Individual State level
At state level Germany is Iran's biggest supplier of imports. According to the German government Germany's exports to Iran for the year 2003 amounted to EUR 2,678 million indicating a 20% increase on exports from the year before. Germany's imports to Iran for the same year were EUR 290 million.
The strength of the economic relationship between the two countries is due to the fact that Iran is a major supplier of oil to the German economy. Furthermore Iran is a major market for German industrial and technological products, especially for the oil, telecommunications, food and power generation sector in Iran. At a political level Germany was one of the few Western countries to maintain relatively good relations with the Iranian government after the revolution. This was due to the fact that the new Islamic regime did not view the German government as an ally of the Shah regime. Furthermore the presence of the large Iranian community in Germany contributed to the strength of the relationship. However relations suffered a major setback during the “Mykonos trials” of 1997 when agents of the Iranian government were implicated in the murder of Iranian dissidents on German soil. However relations between the two countries began to improve after the re-election of President Khatami in 1997 and his moderate overtures towards the EU which culminated in a successful trip to Germany by the Iranian president in 2000. Another interesting positive factor in relations between the two countries is the presence of a number of famous Iranian football players in Germany's premier football league (the Bundesliga).
Iran's biggest export client in the EU is Italy, however in monetary value terms it is placed as Iran's second biggest trade partner in the EU. According to estimates the approximate value of Iran's to Italy for the year 2002 amounted to EUR 900 million. Italy is also a major European market for Iranian oil, and handicrafts including carpets. Italian tourists make up one of the largest groups of tourists in Iran. Furthermore Italian auto makers such as Fiat and Italian oil companies have been very active in the Iranian economy. The relationship between the two countries was strengthened by President Khatami's state visit to Italy in 2000. Subsequently a number of high level visits by Italian politicians have been taking place. France is the third biggest EU trade partner with Iran, followed by Spain in the fourth place.
Post revolution Iran's relations with the EU have faced a number of crisis amongst which are:
Iran's fatwa to kill the British author Salman Rushdie in 1989 lead to strong condemnation from the EU
Involvement of Iranian government agents in the “Mykonos trials” in Germany during which Iranian government's involvement in assassination of dissident Iranians on German soil became evident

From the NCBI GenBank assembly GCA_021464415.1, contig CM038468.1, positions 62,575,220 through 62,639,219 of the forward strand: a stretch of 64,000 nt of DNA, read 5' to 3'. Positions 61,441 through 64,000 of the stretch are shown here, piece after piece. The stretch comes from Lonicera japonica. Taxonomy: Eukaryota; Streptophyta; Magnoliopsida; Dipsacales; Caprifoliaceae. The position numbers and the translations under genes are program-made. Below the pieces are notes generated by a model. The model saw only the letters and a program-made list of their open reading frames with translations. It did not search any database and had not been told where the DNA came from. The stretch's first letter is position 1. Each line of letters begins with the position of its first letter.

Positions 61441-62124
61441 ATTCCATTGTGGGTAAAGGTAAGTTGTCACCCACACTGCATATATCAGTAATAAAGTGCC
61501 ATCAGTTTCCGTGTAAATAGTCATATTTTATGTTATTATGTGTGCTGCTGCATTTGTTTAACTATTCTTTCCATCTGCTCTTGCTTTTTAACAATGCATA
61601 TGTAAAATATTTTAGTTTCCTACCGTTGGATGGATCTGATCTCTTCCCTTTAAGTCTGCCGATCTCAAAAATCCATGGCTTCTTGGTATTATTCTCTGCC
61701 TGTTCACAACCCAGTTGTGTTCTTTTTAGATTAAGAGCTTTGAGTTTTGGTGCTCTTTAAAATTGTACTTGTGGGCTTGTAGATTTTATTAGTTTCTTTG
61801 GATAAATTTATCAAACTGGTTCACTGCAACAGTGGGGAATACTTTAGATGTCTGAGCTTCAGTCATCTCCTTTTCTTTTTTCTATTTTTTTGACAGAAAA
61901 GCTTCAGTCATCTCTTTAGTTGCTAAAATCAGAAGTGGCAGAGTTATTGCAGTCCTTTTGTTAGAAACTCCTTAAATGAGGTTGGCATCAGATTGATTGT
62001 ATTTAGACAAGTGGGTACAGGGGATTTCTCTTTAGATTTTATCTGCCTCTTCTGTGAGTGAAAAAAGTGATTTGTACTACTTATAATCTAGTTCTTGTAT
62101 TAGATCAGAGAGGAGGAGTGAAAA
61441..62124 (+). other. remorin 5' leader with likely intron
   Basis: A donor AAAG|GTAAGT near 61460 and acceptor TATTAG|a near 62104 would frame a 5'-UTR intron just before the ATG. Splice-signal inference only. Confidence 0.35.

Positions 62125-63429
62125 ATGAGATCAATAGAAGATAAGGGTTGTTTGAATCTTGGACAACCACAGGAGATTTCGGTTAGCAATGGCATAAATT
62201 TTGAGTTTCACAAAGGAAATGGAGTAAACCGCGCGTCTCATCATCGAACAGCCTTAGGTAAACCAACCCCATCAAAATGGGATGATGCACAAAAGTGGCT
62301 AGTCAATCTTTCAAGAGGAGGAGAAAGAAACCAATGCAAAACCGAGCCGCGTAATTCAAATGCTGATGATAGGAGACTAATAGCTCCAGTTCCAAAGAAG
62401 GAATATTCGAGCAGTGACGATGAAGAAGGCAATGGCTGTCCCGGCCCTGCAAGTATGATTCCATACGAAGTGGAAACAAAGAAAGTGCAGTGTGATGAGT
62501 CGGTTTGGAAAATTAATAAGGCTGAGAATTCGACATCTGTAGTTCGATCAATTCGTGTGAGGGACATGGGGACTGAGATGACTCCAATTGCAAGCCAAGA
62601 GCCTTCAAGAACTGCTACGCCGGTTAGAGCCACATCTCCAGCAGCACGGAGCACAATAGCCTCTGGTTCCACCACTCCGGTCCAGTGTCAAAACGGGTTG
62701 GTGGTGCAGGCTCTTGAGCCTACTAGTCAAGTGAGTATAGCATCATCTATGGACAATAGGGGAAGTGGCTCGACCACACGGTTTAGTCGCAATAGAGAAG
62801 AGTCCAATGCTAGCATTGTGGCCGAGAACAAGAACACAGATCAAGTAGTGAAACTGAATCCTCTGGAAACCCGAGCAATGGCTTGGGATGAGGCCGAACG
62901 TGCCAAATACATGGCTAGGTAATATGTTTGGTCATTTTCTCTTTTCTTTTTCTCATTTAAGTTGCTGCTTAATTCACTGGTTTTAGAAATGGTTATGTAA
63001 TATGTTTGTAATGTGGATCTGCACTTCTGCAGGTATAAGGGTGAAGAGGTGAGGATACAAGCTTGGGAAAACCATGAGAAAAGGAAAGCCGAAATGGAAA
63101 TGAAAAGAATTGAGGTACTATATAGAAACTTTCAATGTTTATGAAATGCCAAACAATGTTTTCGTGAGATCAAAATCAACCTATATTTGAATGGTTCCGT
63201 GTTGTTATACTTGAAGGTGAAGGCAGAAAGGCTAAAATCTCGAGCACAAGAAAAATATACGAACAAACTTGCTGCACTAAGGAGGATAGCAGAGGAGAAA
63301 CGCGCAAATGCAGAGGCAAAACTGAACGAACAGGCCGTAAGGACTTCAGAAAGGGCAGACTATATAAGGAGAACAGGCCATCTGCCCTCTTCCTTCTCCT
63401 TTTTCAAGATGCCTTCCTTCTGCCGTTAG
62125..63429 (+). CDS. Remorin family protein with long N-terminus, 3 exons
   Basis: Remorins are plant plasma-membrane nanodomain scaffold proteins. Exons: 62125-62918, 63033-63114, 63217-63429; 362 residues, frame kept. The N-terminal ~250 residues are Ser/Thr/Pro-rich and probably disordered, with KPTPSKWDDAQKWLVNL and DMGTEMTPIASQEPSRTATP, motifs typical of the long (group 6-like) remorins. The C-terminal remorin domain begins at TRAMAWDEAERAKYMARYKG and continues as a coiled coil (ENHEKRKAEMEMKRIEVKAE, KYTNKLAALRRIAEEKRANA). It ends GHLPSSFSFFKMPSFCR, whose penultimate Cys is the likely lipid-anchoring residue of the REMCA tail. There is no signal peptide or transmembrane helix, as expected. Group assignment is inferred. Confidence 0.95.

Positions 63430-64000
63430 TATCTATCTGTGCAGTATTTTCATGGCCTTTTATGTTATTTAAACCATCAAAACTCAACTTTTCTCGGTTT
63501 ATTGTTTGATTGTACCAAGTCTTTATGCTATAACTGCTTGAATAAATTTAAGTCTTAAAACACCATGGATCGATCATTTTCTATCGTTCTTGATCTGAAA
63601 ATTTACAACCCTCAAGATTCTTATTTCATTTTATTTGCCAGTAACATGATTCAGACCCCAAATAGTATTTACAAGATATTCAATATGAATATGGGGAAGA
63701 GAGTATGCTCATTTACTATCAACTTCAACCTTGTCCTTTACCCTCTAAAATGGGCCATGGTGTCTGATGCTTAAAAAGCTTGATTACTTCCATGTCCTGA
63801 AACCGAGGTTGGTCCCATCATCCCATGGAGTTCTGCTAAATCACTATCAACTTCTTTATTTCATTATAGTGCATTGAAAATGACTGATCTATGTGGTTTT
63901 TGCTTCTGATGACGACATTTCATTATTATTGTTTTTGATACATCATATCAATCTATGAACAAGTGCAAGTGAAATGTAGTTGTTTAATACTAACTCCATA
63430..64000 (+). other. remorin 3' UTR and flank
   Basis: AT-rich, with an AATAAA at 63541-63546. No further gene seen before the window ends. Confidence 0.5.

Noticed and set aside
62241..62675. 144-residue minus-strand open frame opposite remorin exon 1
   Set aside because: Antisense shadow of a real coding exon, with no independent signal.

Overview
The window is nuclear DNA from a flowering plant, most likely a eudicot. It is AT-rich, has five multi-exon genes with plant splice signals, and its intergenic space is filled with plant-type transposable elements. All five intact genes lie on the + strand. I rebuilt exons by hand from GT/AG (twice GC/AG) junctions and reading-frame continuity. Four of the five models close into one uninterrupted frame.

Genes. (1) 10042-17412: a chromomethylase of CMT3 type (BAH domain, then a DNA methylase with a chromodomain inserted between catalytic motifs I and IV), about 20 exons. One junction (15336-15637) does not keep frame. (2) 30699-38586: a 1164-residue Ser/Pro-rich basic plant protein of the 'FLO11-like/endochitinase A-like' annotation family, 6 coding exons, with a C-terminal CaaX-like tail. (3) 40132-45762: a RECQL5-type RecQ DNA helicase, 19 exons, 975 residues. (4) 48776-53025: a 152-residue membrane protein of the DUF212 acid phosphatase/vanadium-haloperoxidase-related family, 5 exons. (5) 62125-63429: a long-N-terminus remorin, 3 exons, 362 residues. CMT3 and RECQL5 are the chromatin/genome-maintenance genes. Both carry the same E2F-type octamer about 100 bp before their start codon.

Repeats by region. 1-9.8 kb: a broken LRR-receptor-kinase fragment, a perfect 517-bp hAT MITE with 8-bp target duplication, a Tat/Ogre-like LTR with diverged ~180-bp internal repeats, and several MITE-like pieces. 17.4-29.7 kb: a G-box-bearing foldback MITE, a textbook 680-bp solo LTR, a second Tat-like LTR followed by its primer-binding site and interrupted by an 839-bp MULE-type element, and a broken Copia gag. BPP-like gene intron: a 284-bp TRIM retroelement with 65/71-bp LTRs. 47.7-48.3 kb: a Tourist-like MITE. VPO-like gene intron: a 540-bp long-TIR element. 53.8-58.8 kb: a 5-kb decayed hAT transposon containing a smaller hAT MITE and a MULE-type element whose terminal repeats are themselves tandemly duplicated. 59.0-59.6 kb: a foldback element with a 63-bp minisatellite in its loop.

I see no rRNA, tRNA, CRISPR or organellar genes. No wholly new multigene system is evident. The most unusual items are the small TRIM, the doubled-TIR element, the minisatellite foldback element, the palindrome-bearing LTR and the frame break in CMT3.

Arrest of Iranian government sponsored Islamic dissidents on Spanish soil in the mid 1980s
Nevertheless relations between Iran and the EU began to improve after President Khatami's successful trip to Italy and Germany in 2000. At a strategic level the most fundamental reasons behind the recent improvements were the political and economic value added to each side by the other as part of their relationship. To the EU Iran is an influential player in the Middle East and in the Islamic world and thus its relations with the EU can add value to EU policies and relations in the Middle East and Islamic world. Iran also presents huge economic potential to the EU due its young population and plentiful resources of oil and gas.
To Iran the EU is an important economic block and an important client for Iran's oil and gas. Furthermore the availability of EU's technological products to Iran allows the Iranian government to purchase them for the advancement of Iranian economy. This is especially crucial in the absence of US technology in Iran due to the imposed embargo. Furthermore the EU's political power is useful to the Iranian regime as means of countering America's pressure and hostility against the Iranian regime in the international arena. This was evident during the recent negotiations aimed at curbing Iranian government's nuclear ambitions where the EU's good offices with Iran were used as one of the most crucial diplomatic means of trying to resolve the crisis.
According to the EU, the European Union is Iran's main trading partner concerning both imports and exports. Except for 1998, when oil prices were at a record low, the EU has had a negative trade balance with Iran. In 2001 EU imports from Iran totalled 6,7 billion Euro, whereas the value of EU exports to Iran in the same year amounted to 6,6 billion Euro. Whereas more than 80 % of EU imports from Iran consist of oil products, the EU exports to Iran are more diversified, with power generation plants, large machinery and electrical and mechanical appliances making-up about 45 percent of the total exports.
By: Meir Javedanfar